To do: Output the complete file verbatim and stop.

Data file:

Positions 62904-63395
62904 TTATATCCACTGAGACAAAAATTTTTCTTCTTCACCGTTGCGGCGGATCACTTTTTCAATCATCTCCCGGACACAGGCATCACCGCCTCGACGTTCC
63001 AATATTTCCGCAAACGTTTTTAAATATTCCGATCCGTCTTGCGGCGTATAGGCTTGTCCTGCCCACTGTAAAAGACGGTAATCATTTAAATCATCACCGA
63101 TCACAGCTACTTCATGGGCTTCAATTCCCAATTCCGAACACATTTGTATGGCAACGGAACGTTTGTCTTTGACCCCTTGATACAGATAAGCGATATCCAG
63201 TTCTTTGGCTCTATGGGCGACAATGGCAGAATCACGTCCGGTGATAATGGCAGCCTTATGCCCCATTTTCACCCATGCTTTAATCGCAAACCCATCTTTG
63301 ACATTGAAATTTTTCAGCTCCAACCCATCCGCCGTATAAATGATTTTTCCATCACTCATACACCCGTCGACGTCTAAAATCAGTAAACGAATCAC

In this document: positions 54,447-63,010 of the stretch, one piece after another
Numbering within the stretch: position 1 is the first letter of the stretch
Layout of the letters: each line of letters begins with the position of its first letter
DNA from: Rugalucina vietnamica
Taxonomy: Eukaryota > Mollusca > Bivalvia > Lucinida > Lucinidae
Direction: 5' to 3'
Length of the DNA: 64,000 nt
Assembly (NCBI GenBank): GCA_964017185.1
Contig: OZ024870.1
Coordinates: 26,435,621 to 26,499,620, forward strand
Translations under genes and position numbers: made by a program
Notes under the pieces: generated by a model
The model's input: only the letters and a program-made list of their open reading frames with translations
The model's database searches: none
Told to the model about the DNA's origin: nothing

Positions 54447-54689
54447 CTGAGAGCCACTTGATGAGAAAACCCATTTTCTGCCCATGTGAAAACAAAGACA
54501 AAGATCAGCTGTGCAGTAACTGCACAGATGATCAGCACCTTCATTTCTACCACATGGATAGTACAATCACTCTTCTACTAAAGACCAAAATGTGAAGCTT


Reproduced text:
Positions 62904-63395
62904 TTATATCCACTGAGACAAAAATTTTTCTTCTTCACCGTTGCGGCGGATCACTTTTTCAATCATCTCCCGGACACAGGCATCACCGCCTCGACGTTCC
63001 AATATTTCCGCAAACGTTTTTAAATATTCCGATCCGTCTTGCGGCGTATAGGCTTGTCCTGCCCACTGTAAAAGACGGTAATCATTTAAATCATCACCGA
63101 TCACAGCTACTTCATGGGCTTCAATTCCCAATTCCGAACACATTTGTATGGCAACGGAACGTTTGTCTTTGACCCCTTGATACAGATAAGCGATATCCAG
63201 TTCTTTGGCTCTATGGGCGACAATGGCAGAATCACGTCCGGTGATAATGGCAGCCTTATGCCCCATTTTCACCCATGCTTTAATCGCAAACCCATCTTTG
63301 ACATTGAAATTTTTCAGCTCCAACCCATCCGCCGTATAAATGATTTTTCCATCACTCATACACCCGTCGACGTCTAAAATCAGTAAACGAATCAC

In this document: positions 54,447-63,010 of the stretch, one piece after another
Numbering within the stretch: position 1 is the first letter of the stretch
Layout of the letters: each line of letters begins with the position of its first letter
DNA from: Rugalucina vietnamica
Taxonomy: Eukaryota > Mollusca > Bivalvia > Lucinida > Lucinidae
Direction: 5' to 3'
Length of the DNA: 64,000 nt
Assembly (NCBI GenBank): GCA_964017185.1
Contig: OZ024870.1
Coordinates: 26,435,621 to 26,499,620, forward strand
Translations under genes and position numbers: made by a program
Notes under the pieces: generated by a model
The model's input: only the letters and a program-made list of their open reading frames with translations
The model's database searches: none
Told to the model about the DNA's origin: nothing

Positions 54447-54689
54447 CTGAGAGCCACTTGATGAGAAAACCCATTTTCTGCCCATGTGAAAACAAAGACA
54501 AAGATCAGCTGTGCAGTAACTGCACAGATGATCAGCACCTTCATTTCTACCACATGGATAGTACAATCACTCTTCTACTAAAGACCAAAATGTGAAGCTT